Usually containing wine, olive oil, cured meats, luxury tinned products and sweet treats such as Turrón and Polverones, the Christmas hamper is a treat that employees have come to expect.
In fact, the cesta is such an entrenched tradition in Spain that at some companies it’s written into the union contract.
In 2019 workers won a court case arguing that is not an act of generosity on the part of employers but a right that should be awarded to all employees.
Spain’s Supreme Court in papers made public in December 2019 declared Fujitsu Technology Spain had been wrong to cancel the seasonal perk – a move it made in 2013 as the country struggled in deep economic crisis.
The decision to suspend the hamper could be allowed in the context of a one-off emergency austerity measure but should not have been suspended indefinitely.
The ruling said that the Christmas hamper tradition had been so longstanding that employees had come to expect it, meaning it had become an acquired right.
The ruling stated that “given the repetition over time of its delivery to the entire staff” the yuletide gift had become “a beneficial condition of the labour contract that cannot be considered merely an act of generosity on the part of the company”.
Fujitsu Spain had been delivering hampers since the unit was founded in 1973, with the exception of 1997, when vouchers were handed out instead.
Workers unions had accepted the one-off measure in 2013 but complained in subsequent years when the box of treats failed to appear.
The court ordered Fujitsu to deliver an extra compensation hamper to its 1,600 workers this year meaning employees can expect a double delivery.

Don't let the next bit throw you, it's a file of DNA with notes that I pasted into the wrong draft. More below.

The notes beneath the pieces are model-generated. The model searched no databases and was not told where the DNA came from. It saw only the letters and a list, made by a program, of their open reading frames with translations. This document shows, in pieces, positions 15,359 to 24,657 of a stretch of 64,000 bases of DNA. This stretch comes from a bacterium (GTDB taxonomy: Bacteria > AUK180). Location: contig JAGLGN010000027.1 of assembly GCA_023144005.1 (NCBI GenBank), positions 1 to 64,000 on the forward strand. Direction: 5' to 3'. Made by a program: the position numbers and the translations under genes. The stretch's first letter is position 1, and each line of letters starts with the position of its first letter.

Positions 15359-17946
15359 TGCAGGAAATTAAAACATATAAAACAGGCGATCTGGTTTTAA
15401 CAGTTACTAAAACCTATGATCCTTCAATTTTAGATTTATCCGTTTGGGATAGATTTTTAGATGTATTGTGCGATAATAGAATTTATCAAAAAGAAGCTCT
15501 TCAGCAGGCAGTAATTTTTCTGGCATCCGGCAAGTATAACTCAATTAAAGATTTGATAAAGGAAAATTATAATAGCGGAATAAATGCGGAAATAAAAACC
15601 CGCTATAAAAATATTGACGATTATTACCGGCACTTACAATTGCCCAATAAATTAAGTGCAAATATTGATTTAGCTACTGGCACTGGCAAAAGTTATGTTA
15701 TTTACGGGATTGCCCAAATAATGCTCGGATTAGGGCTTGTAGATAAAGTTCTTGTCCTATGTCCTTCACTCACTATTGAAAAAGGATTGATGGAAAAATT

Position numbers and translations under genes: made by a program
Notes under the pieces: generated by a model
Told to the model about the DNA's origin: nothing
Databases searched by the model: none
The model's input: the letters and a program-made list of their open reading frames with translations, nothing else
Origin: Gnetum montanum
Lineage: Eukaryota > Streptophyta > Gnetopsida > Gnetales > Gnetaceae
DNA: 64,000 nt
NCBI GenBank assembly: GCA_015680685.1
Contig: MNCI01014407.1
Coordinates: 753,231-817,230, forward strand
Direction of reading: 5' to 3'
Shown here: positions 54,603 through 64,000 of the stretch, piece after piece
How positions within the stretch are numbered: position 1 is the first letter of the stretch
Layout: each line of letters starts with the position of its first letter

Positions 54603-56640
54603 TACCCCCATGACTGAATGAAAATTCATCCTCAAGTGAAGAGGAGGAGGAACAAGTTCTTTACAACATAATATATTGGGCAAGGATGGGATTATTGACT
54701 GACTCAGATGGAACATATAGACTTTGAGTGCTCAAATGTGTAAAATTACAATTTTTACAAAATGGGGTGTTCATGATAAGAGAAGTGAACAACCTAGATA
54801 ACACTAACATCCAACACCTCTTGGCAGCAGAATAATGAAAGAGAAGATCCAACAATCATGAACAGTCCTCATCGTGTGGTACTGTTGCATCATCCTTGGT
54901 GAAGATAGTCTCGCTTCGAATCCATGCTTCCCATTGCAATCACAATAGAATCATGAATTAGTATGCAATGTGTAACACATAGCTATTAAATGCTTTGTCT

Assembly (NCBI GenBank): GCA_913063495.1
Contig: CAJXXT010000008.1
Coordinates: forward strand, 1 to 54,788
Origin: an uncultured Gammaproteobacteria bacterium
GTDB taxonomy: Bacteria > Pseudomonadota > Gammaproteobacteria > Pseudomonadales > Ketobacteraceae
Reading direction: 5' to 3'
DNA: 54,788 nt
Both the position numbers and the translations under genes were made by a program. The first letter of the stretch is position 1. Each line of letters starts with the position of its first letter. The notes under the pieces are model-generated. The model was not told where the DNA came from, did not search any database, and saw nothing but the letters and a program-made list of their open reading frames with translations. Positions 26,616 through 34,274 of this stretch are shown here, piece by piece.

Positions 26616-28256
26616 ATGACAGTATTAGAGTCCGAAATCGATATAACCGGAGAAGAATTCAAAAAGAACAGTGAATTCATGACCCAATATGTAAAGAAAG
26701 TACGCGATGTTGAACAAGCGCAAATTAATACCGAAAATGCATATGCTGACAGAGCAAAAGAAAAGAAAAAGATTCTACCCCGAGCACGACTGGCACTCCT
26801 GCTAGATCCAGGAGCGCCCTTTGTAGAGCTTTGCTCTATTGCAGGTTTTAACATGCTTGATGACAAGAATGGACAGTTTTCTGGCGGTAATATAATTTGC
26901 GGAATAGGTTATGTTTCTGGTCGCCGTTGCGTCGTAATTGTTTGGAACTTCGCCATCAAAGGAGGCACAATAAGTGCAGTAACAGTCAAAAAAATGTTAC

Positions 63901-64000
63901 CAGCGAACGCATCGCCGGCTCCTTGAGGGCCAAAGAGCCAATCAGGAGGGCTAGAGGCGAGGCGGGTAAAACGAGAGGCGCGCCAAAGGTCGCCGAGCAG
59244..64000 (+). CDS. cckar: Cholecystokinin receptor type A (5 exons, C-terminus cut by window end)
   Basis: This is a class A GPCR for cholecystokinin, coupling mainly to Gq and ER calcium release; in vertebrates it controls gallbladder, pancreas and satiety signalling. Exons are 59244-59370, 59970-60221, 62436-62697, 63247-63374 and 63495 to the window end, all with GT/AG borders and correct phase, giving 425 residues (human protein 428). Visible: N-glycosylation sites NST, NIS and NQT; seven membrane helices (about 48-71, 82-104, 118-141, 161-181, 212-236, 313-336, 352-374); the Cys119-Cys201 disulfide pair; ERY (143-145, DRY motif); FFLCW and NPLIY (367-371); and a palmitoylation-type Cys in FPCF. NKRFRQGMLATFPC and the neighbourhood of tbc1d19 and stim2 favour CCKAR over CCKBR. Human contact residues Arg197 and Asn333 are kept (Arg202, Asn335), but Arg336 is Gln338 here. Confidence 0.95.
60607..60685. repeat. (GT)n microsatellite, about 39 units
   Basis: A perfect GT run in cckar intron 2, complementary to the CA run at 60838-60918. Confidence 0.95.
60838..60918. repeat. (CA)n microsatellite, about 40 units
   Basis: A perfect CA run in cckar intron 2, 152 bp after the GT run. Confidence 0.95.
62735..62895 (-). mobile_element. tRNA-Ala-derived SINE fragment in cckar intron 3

While the judges said the ruling did not automatically mean all companies must provide hampers at Christmas, it is the fourth time that the Supreme Court has ruled that the delivery is a contractual condition.
This year with companies unable to throw the usual corporate parties over Christmas as big gatherings are banned due to the pandemic, the sales of seasonal gift baskets are expected to boom.
Many employers are expected to reward their workers after a difficult year with a more elaborate hamper than usual in order to compensate for the lack of Christmas parties.
“A big chunk of the budget from cancelled Christmas dinners has gone to Christmas gifts. That includes companies that are doing it for the first time this year,” said Moises Barroso Barrios, commercial director of gift company Rojas Barrios told Reuters. “This has given us a big boost.”
Pepa Alarcín, marketing director of Lotes de Espana company – one of the leaders in the sector – said one reason employers were sending gift baskets was to maintain motivation among staff, most of whom were working at home.
“As they cannot get together they have decided to go for the Christmas parcel. The idea is to get together while keeping a distance,” Alarcon told Reuters.
And the value of the average order of gift baskets has risen from €30-40 last year to €50-60 in the run up to Christmas 2021.